Killing Them Softly
"Killing Them Softly," adapted from a novel from seminal crime author George V. Higgins, is about as pared down as gangster stories get. Some hoods rip off a mob-protected poker game, unforeseen mob forces call in a hitman to handle the problem, and he handles it. Don’t come to "Killing" for twists, turns, or large-scale gunfights. Come for the small details - the singular cadences, the sleazy turns-of-phrase, and the sense of cool that pervades throughout. And let it be said, with Ray Liotta as the gangster overseeing the poker game, James Gandolfini as a miserable hood drunkenly commiserating with a menagerie of hookers, and Brad Pitt as the mythical enforcer brought in to violently stabilize the criminal community, "Killing Them Softly" has no shortage of cool.
But I’m not telling you about the elephant in the room. Or rather, the elephant and the donkey. Just about every scene in "Softly" is interrupted by audio/visual inclusion of campaign speeches from 2008. Two violent hoods are waiting to jump an Italian mobster outside his house? Guess what, they’re listening to updates on Goldman Sachs while they wait. A bunch of violent men are playing a high-stakes poker game? C-Span is on the TV; George W. their focus. Stop in for a drink at the bar? Obama is giving his victory speech in every corner. Apparently no one watches sports in this universe.
You see, Australian auteur Andrew Dominik directs the film. He’s an incredible talent. His first film, "Chopper," was an unfiltered study of a bipolar sociopath, and earned comparisons to "Taxi Driver." His second, "The Assassination of Jesse James by the Coward Robert Ford," was an indescribable tone poem simultaneously studying the start of America’s celebrity obsession and the end of its days as a lawless land. But it was also a horrible bomb, a prolific money-loser, and it caused protracted battles between Dominik and his studio Warner Brothers - battles about how the length of the film (it ran 4 hours at a film festival, was cut down to 160 minutes for general release), would eventually impact its ability to make money.
And so here comes his third film, an unfiltered attack on how everyone in America is obsessed with money and nothing more; to the point where even gangland murders are nothing more than the subcontracted act of a "corporate mentality." Every sequence is rendered through the eyes of a man spiteful of our country, perhaps understandably, for our monetary obsessions. A mob poker game gets robbed, and it’s painted by Pitt’s corporate boss (Richard Jenkins) as a "total economic collapse." How to fix the problem? Much like the 2008 Wall Street crisis, the first step is to find a scapegoat (Ray Liotta, as the game’s overseer) and take him out right or wrong. "The public angle," Jenkins says, has to be satisfied.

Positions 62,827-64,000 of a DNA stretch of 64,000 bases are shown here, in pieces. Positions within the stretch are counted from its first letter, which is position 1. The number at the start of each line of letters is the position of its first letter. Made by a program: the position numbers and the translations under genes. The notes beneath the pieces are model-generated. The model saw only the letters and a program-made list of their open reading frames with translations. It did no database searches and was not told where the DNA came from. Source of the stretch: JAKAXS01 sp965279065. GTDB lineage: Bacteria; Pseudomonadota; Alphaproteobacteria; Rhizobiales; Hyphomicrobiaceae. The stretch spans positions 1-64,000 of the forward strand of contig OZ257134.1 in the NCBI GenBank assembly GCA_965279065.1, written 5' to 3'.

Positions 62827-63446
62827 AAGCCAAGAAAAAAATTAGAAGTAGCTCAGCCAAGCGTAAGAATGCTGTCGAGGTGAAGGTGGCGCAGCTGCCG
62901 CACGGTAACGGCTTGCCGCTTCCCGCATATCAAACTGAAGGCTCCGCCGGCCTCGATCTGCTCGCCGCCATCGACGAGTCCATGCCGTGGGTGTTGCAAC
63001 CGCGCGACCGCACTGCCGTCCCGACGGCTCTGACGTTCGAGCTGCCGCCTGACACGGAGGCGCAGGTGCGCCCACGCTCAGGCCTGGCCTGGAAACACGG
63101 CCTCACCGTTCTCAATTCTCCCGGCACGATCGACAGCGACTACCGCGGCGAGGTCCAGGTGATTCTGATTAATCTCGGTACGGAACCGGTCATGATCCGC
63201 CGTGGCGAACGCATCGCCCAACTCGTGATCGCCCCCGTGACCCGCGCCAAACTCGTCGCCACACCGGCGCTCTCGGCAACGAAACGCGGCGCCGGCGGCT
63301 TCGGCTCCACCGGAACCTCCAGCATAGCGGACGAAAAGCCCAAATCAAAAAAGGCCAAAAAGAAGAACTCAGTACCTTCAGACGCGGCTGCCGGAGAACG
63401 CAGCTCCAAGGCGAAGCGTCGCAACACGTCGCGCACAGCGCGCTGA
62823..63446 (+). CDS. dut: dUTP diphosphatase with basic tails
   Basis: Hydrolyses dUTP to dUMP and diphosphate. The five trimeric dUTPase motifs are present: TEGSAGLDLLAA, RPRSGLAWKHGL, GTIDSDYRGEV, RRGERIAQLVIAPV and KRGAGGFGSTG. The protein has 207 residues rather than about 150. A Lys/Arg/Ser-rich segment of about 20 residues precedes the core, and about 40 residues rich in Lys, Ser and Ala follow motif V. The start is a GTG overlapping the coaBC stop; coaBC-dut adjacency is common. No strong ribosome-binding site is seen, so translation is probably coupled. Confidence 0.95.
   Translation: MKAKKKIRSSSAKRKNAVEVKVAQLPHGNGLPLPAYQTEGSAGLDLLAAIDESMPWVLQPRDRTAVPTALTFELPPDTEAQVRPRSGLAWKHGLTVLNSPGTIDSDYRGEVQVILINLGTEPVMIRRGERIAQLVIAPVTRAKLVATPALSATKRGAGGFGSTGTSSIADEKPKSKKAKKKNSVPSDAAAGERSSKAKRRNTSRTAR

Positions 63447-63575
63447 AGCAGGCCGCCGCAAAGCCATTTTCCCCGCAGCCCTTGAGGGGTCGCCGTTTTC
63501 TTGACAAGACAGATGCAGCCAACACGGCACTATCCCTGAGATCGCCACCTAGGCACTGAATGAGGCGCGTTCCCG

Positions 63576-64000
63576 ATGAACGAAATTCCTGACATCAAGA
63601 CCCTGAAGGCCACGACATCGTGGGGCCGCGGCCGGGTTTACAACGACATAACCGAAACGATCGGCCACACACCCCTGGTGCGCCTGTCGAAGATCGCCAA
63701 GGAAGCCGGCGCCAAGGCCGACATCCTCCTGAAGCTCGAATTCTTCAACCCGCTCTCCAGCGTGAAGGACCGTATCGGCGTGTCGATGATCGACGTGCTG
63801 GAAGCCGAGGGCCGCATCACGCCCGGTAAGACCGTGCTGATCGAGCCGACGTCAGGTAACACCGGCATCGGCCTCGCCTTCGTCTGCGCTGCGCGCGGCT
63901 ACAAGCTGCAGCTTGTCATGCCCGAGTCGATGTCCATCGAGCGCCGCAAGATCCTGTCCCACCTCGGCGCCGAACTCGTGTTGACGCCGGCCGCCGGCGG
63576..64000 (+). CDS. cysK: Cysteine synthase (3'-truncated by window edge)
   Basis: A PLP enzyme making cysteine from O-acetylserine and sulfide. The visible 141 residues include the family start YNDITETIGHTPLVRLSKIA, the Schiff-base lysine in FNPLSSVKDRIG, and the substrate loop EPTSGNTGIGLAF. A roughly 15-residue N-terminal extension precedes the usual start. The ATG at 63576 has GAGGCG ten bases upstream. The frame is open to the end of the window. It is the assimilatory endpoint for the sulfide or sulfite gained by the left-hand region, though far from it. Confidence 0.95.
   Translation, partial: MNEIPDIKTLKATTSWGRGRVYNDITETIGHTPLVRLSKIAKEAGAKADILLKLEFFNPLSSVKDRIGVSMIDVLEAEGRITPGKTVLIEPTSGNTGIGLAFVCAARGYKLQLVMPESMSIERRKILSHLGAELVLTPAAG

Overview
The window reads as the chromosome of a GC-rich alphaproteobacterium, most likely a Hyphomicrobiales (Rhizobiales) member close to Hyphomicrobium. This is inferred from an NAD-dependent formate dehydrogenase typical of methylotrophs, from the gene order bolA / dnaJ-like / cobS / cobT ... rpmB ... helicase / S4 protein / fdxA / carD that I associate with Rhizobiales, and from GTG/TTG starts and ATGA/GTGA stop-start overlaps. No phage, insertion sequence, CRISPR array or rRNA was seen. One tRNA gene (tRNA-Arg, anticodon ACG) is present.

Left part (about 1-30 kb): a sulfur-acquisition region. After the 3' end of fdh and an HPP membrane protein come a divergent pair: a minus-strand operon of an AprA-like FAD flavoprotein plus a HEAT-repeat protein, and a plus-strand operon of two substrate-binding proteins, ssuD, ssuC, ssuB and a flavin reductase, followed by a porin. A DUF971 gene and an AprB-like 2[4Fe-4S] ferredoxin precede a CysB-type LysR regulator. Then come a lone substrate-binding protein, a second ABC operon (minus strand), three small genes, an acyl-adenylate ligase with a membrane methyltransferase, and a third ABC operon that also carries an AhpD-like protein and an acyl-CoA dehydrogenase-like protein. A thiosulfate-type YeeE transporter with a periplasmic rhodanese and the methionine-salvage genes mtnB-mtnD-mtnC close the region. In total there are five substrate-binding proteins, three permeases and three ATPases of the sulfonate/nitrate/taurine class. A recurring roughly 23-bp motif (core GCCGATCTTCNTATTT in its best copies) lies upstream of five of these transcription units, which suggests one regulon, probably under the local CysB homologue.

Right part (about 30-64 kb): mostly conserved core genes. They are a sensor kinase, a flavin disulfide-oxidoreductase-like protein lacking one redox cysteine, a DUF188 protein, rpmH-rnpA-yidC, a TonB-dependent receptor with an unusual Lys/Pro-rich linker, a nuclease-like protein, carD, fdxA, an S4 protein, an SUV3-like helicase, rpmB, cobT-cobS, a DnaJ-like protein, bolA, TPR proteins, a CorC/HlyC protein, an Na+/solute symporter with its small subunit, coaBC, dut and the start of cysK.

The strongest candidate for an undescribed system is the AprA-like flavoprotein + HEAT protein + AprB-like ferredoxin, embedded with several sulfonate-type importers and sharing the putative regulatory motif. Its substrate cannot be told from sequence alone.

See where he’s going with this? The scenes with Jenkins and Pitt would be more than enough to sell the subtext that his tiny tale of a robbery-gone-wrong can also serve as a retelling of a much larger tale about our country’s economic woes. Dominik is taking aim at the way politicians clean these things up with bailouts and scapegoats and promises; assuring you things like the housing crash or the oil spill will never happen again... they promise, no way. And all not for the greater good, but just for the extra dollar it would put in their pockets.
It’s a smart allegory; ruined by the fact that Dominik doesn’t trust you to pick up on it for yourself. The Jenkins and Pitt scenes, which reframe their payback-murders as the act of a business trying to reclaim the status quo (the term "restabilizing the economy" is actually used), set up the symbolism with economy. The Obama, McCain, and Bush speeches overlaid in each scene pound the idea into your chest with the heaviest of hands. He’s not content to let you reach the connections and form the opinions on your own. He wants to drive it into your skull with the subtlety of a sledgehammer.
The rest of the film - the gritty dialogue, the dime-store details, the minimalist edge - has the makings of a gangster classic. The Leone-esque reliance on close-ups even gives things a mythological undercurrent. But every time a TV turns on, every time the radio blares, that cool detachment is ruined. Dominik doesn’t trust you to even think about his film, so he thinks about it for you, and puts all his Big Political Ideas on the screen, when they should be under the surface. It’s a damn shame.